Category Archives: Morphometrics

Howlers

Fiorenza L., Bruner E. 2017. Cranial shape variation in adult howler monkeys (Alouatta seniculus). Am. J. Primatol. [link]

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Close-range Photogrammetry or Surface Scanner?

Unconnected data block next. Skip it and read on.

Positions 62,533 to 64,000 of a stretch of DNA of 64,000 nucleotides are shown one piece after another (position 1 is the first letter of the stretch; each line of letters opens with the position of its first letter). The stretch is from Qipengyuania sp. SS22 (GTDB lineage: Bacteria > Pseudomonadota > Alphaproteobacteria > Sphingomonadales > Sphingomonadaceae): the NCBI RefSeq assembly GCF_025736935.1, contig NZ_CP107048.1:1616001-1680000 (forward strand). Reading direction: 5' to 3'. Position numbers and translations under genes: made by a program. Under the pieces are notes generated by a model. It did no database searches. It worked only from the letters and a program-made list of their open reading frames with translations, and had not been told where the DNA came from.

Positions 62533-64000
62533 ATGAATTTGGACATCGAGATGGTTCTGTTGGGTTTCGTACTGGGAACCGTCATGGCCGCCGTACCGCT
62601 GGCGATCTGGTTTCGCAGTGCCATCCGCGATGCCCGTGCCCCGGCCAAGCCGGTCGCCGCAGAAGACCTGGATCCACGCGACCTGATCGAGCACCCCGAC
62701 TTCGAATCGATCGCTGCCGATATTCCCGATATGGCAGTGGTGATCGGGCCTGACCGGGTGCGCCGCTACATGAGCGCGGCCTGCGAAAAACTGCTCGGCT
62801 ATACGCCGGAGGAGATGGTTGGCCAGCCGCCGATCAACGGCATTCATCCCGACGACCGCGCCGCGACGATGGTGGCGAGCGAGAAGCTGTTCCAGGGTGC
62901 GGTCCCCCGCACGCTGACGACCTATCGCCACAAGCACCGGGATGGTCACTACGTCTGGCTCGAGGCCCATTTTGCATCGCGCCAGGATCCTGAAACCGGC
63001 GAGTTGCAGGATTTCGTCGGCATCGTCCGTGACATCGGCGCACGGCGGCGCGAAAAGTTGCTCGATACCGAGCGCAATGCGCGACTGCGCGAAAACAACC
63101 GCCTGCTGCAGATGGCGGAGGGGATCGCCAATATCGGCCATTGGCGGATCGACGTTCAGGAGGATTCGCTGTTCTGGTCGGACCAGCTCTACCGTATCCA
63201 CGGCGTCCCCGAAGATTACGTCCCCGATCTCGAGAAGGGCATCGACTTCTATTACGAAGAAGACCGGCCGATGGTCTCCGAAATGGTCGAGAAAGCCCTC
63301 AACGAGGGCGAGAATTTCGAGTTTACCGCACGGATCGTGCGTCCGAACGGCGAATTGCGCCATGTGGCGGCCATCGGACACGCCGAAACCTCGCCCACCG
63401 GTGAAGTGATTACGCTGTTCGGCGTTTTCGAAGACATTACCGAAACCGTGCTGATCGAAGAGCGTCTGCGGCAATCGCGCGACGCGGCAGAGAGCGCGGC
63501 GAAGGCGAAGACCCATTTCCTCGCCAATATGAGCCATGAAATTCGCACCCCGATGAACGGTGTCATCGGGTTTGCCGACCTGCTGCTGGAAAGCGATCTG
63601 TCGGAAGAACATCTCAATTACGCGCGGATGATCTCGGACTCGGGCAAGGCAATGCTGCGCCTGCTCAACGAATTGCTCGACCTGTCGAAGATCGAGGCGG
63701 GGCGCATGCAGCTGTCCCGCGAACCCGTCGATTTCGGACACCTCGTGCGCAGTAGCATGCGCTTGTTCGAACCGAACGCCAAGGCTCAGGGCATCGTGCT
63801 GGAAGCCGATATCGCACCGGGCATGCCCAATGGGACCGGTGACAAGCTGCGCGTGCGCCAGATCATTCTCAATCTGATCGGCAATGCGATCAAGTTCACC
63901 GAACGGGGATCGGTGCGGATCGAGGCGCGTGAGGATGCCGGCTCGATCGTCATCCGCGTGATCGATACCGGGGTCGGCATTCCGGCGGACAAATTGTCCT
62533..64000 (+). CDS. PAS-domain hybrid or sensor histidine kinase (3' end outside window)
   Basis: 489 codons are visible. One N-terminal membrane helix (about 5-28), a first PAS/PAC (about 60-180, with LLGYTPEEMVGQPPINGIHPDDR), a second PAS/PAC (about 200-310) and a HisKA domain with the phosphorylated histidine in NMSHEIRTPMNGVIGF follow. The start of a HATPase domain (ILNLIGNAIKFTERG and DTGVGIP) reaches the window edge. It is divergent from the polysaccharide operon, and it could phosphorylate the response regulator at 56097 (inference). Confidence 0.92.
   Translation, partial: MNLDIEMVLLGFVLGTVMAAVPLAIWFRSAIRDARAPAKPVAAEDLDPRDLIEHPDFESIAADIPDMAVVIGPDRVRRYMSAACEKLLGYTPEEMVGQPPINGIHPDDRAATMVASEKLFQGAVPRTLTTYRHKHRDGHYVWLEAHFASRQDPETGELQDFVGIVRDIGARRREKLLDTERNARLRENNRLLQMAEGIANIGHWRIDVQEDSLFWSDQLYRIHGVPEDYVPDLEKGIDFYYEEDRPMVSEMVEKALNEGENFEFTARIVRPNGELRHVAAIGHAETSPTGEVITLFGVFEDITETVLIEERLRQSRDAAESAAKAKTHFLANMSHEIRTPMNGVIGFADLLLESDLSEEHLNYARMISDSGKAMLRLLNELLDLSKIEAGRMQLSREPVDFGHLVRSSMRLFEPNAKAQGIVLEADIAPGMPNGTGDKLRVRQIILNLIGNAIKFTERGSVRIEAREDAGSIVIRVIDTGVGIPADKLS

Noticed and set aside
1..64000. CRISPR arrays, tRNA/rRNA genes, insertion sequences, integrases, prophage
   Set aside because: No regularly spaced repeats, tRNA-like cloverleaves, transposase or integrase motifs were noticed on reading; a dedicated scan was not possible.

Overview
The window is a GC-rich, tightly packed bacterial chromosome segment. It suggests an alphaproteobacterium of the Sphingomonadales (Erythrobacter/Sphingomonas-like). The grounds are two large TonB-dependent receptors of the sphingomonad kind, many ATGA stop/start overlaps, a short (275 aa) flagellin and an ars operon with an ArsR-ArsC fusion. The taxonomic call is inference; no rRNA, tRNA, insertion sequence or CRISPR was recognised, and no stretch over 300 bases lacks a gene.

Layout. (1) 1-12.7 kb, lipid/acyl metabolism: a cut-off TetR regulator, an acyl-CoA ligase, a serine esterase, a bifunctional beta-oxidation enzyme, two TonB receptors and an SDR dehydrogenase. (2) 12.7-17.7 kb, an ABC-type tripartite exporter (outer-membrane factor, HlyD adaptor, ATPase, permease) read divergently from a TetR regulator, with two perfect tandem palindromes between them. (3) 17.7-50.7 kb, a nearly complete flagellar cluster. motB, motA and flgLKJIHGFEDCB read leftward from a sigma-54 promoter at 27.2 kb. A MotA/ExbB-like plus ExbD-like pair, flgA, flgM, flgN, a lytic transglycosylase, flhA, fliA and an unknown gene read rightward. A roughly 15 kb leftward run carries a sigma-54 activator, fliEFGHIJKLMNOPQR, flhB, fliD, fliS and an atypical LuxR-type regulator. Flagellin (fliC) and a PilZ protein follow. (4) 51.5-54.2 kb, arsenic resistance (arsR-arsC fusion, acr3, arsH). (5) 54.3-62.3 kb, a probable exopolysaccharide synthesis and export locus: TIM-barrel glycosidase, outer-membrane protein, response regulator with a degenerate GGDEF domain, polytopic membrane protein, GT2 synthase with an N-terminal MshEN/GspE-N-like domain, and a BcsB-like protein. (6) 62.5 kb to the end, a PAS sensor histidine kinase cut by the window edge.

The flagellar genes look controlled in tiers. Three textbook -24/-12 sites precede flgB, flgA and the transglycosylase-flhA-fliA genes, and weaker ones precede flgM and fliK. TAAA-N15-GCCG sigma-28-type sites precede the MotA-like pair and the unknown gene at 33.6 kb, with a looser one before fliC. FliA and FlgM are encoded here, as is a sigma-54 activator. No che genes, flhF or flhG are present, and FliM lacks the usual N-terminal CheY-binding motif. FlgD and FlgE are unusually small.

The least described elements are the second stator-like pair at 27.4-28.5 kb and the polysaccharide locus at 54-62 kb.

postRecently, Evin et al. 2016 have published a study comparing the accuracy of the three-dimensional reconstruction of five wolf crania using both photogrammetry and high-resolution surface scanner. For the photogrammetric images acquisition, they used an 8-megapixel (DSLR) Canon EOS 30D camera, mounted with a Canon EF 24–105mmf/4 L IS USMlens. The scanner-based 3D models were created using a Breuckmann StereoScan structured light scanner (http://www.breuckmann.com). The resulting 3D models were compared first through visual observation, and second with the computation of a mesh-to-mesh deviation map. The pairs of models were spatially aligned (using a least-square optimisation best-fit criterion), followed by a 3D landmark-based geometric morphometric approach using corresponding analyses. The results show that photogrammetric 3D models are as accurate in terms of coloration, texture, and geometry, as the highest-end surface scanners. Minimal differences between photogrammetric 3D models and surface scanner-based models have been only identified on intricate topological regions, such the tooth row. Photogrammetry is becoming a common tool in archaeological and anthropological research. The major advantage of this technique is the speed and ease of image acquisition and reconstruction. Photogrammetry is an equally good alternative and less expensive than other more common techniques, such as structured light or surface scanners. In terms of archaeological samples conservation, photogrammetry could be in the future an excellent alternative to provide accurate replica models that can be widely accessible for research, without affecting the original collections.